Watching in the Media 2018
Ready for the ViSmedia conference 2018? This year’s theme is “Watching in the Media”, and you are invited to a day filled with exciting news on media and new technologies.
At the conference, Watching in the Media will be highlighted from many perspectives. We will learn about digital surveillance in the attention economy, and explore hidden implications of Snap-mapping and outdoor VR experiments. We will also get an investigative glimpse into image sharing and revenge porn.
Moreover, we will get insights into automated content synthesis and its implications for journalism: What happens when images, videos and audios are put together not by humans, but by robots? These issues will be accompanied by a session on automating empathy in human-robot communication.
In an interactive panel debate, watching in the media will be highlighted in surprising ways. This session will be moderated by Kjetil Dale, host in TV2 News Channel.
”By illuminating polarities of watching and being watched, we want to prompt some important new debates,” says Professor Astrid Gynnild, leader of the research project ViSmedia at Department of Information Science and Media Studies, University of Bergen.
The conference is a free, collaborative event of ViSmedia and NCE Media; everyone interested in visual technologies, surveillance and the news is welcome to attend — in particular, journalists, researchers, tech developers, students, and media teachers. The conference will last from 0900 to 1600. More info to come.
Snap-Mapping – Network Buildups or Spies in the Skies? Journalism student at UiB, Maren Myrseth, will give a talk about the Snapchat Snap Map, and how it’s like to see and be seen by everyone in the world.
Håvard Kristoffersen Hansen
What happens to a person when intimate images are shared in school and with friends and family? VG journalist Håvard Kristoffersen Hansen investigates the hidden consequences of illegal image sharing.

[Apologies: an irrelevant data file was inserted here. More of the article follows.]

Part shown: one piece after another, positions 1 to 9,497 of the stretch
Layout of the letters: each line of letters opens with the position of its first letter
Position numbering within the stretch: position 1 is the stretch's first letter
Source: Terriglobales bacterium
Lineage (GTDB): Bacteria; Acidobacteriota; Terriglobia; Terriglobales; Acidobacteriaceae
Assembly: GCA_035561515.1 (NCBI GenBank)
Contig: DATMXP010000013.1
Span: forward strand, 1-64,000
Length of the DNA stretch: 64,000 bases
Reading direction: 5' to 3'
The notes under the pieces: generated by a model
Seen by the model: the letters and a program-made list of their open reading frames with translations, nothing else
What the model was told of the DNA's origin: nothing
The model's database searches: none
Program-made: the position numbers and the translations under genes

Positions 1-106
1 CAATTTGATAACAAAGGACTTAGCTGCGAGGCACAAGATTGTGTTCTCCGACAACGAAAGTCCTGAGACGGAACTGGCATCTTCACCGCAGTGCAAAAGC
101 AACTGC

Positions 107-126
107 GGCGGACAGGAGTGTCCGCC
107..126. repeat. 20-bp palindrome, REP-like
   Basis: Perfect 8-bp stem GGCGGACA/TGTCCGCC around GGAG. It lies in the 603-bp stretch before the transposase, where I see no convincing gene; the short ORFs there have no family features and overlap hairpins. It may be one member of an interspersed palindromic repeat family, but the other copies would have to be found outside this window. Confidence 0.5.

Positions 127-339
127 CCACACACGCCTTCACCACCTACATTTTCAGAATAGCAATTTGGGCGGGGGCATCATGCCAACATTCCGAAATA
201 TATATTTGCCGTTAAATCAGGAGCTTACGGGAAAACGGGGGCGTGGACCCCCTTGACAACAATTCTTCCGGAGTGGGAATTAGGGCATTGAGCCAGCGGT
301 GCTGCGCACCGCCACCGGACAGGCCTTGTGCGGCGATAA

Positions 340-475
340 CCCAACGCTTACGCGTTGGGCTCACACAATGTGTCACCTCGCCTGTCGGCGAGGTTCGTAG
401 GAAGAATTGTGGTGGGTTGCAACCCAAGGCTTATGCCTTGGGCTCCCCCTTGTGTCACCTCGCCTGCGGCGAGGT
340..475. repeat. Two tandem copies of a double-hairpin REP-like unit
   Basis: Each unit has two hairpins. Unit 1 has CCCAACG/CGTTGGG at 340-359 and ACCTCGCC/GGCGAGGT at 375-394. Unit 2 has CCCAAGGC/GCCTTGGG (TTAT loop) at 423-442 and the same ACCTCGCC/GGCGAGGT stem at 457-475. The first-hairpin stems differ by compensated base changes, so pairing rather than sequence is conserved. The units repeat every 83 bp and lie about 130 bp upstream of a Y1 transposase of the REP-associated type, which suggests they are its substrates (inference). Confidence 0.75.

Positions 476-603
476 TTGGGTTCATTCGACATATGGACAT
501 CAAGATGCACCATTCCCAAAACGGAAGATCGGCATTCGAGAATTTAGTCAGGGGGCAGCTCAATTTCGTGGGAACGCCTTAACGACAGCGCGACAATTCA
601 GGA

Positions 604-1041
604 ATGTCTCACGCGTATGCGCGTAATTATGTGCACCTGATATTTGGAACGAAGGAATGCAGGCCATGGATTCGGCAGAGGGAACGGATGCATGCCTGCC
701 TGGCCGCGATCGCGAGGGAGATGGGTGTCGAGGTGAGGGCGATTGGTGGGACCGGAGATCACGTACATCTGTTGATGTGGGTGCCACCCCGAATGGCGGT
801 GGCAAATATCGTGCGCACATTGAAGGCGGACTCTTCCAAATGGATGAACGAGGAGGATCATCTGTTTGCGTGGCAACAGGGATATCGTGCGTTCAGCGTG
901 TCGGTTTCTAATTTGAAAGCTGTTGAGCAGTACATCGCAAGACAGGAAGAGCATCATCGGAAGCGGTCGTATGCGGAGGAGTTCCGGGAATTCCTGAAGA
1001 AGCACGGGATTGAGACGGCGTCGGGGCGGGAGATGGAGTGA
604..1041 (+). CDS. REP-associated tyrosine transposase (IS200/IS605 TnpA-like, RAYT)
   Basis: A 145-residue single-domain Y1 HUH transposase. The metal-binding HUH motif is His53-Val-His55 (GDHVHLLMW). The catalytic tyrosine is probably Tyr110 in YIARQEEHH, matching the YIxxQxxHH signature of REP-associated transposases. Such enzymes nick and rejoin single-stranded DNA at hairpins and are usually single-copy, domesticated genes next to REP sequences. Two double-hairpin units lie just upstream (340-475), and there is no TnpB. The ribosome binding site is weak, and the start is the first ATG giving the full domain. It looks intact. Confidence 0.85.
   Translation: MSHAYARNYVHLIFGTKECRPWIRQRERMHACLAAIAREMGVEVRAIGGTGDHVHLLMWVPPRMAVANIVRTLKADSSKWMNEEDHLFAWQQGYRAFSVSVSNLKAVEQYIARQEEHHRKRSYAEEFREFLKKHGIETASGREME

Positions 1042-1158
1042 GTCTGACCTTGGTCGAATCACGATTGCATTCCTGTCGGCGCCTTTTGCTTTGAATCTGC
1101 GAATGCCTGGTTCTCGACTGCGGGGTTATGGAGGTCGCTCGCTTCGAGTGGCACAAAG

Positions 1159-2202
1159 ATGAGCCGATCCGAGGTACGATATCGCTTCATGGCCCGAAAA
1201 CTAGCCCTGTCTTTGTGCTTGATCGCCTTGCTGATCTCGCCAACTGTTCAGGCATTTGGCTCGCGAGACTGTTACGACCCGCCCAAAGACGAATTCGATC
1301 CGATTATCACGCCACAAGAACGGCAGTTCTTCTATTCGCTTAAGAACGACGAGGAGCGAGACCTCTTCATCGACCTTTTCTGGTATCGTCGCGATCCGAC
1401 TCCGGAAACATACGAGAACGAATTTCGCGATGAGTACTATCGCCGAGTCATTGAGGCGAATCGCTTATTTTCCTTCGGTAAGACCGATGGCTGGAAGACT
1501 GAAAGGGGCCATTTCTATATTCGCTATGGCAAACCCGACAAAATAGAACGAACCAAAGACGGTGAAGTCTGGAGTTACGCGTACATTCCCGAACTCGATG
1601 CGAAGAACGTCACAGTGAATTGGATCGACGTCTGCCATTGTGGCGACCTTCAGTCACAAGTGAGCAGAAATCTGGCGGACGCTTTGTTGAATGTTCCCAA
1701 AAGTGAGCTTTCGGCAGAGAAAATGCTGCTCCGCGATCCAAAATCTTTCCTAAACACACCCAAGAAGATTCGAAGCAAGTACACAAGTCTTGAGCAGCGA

Date: Tuesday March 20th, 2018
Venue: Aula, University of Bergen
Conference Host: Øyvind Vågnes
09.00 — 10.00
Registration, coffee/tea, fruits and vitamin shots
10.00 — 10.10
Opening Session by Dag Rune Olsen, Rector, University of Bergen (EN)
10.10 — 10.30
Why Watching in the Media? By Astrid Gynnild, Professor, University of Bergen and Principal Investigator, ViSmedia (EN)
10.30 — 11.00
Digital Surveillance in the Attention Economy by Paul C. Adams, Professor, University of Texas, Austin, USA (EN)
11.00 — 11.15
Coffee break with fruits
11.15 — 11.30
Snap-Mapping — Network Buildups or Spies in the Skies by Maren Myrseth, Journalism Student, University of Bergen (EN)
11.30 — 12.00
Image Sharing as Revenge Porn by Håvard Kristoffersen Hansen, Journalist, VG (NO)
12.00 — 13.00
13.00 — 13.30
Neural Networks and Automated Content Synthesis (Image-Video-Sound) — Implications for Journalism by Nicholas Diakopoulos, Associate Professor, Northwestern University, USA (EN)
13.30 — 13.45
VR-Experiments in Journalism Education by Joakim Vindenes, PhD-student, University of Bergen (EN)
13.45 — 14:00
Coffee/tea break with nuts and dried fruits
14.00 — 14.30
Automating Empathy and some Human Implications by Deborah G. Johnson, Professor, University of Virginia, USA (EN)
14:30 — 15.00
Watch and be surprised
15.00 — 16.00
Hot topics: Interactive Panel with Nicholas Diakopoulos, Lars Nyre, Deborah G. Johnson and Maren Myrseth. Discussion Host: Kjetil H. Dale, TV 2 (EN)
Deborah G. Johnson
Professor Deborah G. Johnson will talk about the ethical and social implications of affective computing, which is a new field that seeks to detect, measure, and quantify emotions in people and to produce the appearance of emotional expression in machines.
Joakim Vindenes will present some of what they do in the bachelor course, Virtual Reality (VR) Journalism, held at the @University of Bergen. The course features training in VR programming, 360°, video production, aesthetics and ethics.
Paul C. Adams
Journalism is caught at the intersection of two increasingly important economies. At the conference, Professor Paul C. Adams will offer a critical response to the capture of data about new audiences and how they engage with online content.
Neural network technology is advancing in its ability to synthesize new content, that is at times almost indistinguishable from human-authored content. This talk will provide an overview of state-of-the-art technical capabilities.